By: Alison Young, USA TODAY

Federal health officers logged more than 3,000 cases of potentially infectious diseases among travelers in the past year, including airline passengers with tuberculosis, whooping cough, measles, mumps and typhoid fever, according to Centers for Disease Control and Prevention data obtained by USA TODAY.

The reported cases, a fraction of illnesses carried by travelers, show the importance of up-to-date vaccinations and getting medical advice before going abroad, says Nina Marano, chief of the CDC’s quarantine branch.

“I think a very high percentage of these cases are preventable,” Marano says, noting that shots, pills and careful food and water choices can prevent diseases such as malaria, typhoid, cholera and measles, along with other vaccine-preventable diseases.

There is no law that generally prohibits sick people from traveling, though health officials can take action to prevent travel or isolate individuals with dangerous diseases. Many sick travelers aren’t officially diagnosed before their trips.

Reports to the CDC of sick travelers were up significantly in the past year, largely because of increased reporting of flulike symptoms in the wake of the H1N1 pandemic, data show.

Since 2007, the CDC’s regional quarantine stations — centers at 20 airports and other ports of entry that monitor air, sea and land travelers’ illnesses — have received about 7,000 reports of potentially infectious diseases, records obtained under the Freedom of Information Act show. Reports come from airlines, cruise ships, immigration officials and CDC staff, as well as local health departments that learn of sick travelers after trips are over.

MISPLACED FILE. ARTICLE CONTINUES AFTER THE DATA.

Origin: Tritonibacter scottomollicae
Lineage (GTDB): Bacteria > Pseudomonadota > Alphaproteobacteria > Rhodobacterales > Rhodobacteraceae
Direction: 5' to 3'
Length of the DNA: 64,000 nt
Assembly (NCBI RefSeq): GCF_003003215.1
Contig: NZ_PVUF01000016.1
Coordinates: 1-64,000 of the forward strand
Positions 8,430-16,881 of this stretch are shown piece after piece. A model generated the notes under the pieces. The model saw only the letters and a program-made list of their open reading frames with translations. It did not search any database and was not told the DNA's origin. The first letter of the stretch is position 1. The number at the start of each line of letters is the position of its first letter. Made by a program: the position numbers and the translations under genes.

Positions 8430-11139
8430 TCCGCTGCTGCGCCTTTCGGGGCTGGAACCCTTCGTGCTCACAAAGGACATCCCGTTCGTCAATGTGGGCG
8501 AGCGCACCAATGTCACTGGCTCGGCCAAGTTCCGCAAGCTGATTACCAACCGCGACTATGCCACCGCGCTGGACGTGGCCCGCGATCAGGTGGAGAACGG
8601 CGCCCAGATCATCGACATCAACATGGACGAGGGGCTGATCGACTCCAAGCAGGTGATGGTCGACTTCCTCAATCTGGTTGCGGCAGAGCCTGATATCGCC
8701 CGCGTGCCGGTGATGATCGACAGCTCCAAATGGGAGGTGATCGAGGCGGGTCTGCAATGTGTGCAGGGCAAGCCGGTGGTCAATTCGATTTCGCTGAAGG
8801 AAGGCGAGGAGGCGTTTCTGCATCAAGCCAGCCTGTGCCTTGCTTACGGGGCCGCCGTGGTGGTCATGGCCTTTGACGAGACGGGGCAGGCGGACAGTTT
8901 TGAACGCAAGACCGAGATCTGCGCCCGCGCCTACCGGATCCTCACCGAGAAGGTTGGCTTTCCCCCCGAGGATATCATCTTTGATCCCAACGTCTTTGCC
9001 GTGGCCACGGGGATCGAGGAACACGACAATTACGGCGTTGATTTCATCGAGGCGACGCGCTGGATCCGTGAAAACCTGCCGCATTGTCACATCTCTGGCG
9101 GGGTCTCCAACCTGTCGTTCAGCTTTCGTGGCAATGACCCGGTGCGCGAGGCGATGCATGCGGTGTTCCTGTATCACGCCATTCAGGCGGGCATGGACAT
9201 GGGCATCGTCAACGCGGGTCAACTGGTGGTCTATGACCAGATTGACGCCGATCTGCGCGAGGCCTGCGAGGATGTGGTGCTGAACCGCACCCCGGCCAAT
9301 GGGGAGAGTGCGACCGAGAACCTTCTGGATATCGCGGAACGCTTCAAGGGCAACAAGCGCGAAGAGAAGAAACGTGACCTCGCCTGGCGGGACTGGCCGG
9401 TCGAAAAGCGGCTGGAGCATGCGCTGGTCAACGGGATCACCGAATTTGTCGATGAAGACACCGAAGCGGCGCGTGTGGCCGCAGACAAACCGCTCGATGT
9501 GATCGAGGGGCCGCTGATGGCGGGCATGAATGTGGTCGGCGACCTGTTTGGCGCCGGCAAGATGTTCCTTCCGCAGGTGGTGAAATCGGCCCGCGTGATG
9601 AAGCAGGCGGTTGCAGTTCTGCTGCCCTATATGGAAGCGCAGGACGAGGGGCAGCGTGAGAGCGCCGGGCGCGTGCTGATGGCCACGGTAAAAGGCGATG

The initial diagnoses include thousands of cases of flulike illness and gastrointestinal disease, as well as:

  • Tuberculosis— 662 reports, most involving air travel. A 23-year-old woman with multidrug-resistant TB and a persistent cough flew Dec. 22 from Poland to Chicago. Travelers who sat near her were contacted and the CDC has found no evidence she spread the disease, Marano says.
  • Chicken pox and shingles — 518 reports, most involving cruise ship passengers.
  • Measles— 78 reports. On April 19, a 24-year-old woman arrived in Los Angeles aboard a flight from the Philippines.
  • Mumps — 56 reports, including a 22-year-old man who arrived June 2 in Des Moines on a flight from Chicago.
  • Whooping cough — 41 reports, mostly on airlines. An 11-year-old girl flew Oct. 25 from San Diego to Dallas-Fort Worth.
  • Typhoid fever — 19 reports. A 37-year-old man flew Dec. 20 from Haiti to Miami. The life-threatening illness is often spread by bacteria-contaminated food and water.
  • Lassa fever — One report. A 47-year-old man flew Jan. 14 from Brussels to Atlanta, then to Philadelphia, where he was treated for the viral hemorrhagic fever. Passengers who sat near him were contacted and none was infected, Marano said.It’s possible for fellow passengers to catch these diseases, but the greatest risk is to the individual who has them, says William Schaffner, a Vanderbilt University infectious disease expert. A growing number of parents are choosing not to vaccinate their children, he says. Recent measles outbreaks have been linked to unvaccinated children who had traveled to Europe, where the disease is more prevalent.”The global village is getting smaller and smaller,” Schaffner says. “We must protect ourselves here in order to avoid the reintroduction and spread of these diseases, which many young parents today have forgotten.”Beyond routine shots, many international travelers fail to protect themselves from more exotic diseases. Only 36% of travelers flying to Latin America, Asia and other destinations sought health advice before their trips, and only 46% headed to areas with malaria carried pills to prevent the disease, Bradley Connor found in a 2004 study.

    “People going to high-risk areas were grossly undervaccinated, and most weren’t even aware to seek travel health advice,” says Connor, head of the New York Center for Travel and Tropical Medicine.

    U.S. residents visiting friends or family abroad are among those at greatest risk, yet they often wrongly believe they’re immune to local diseases because they grew up there, says David Freedman of the International Society of Travel Medicine. “They don’t stay at the Sheraton. They stay in the local village. They’re not eating at restaurants frequented by tourist travelers,” Freedman says.

    Although the odds are in travelers’ favor they won’t catch a serious disease, some will if they don’t get vaccinated and take other precautions, Freedman says. “I always tell my patients it’s an insurance policy,” he says.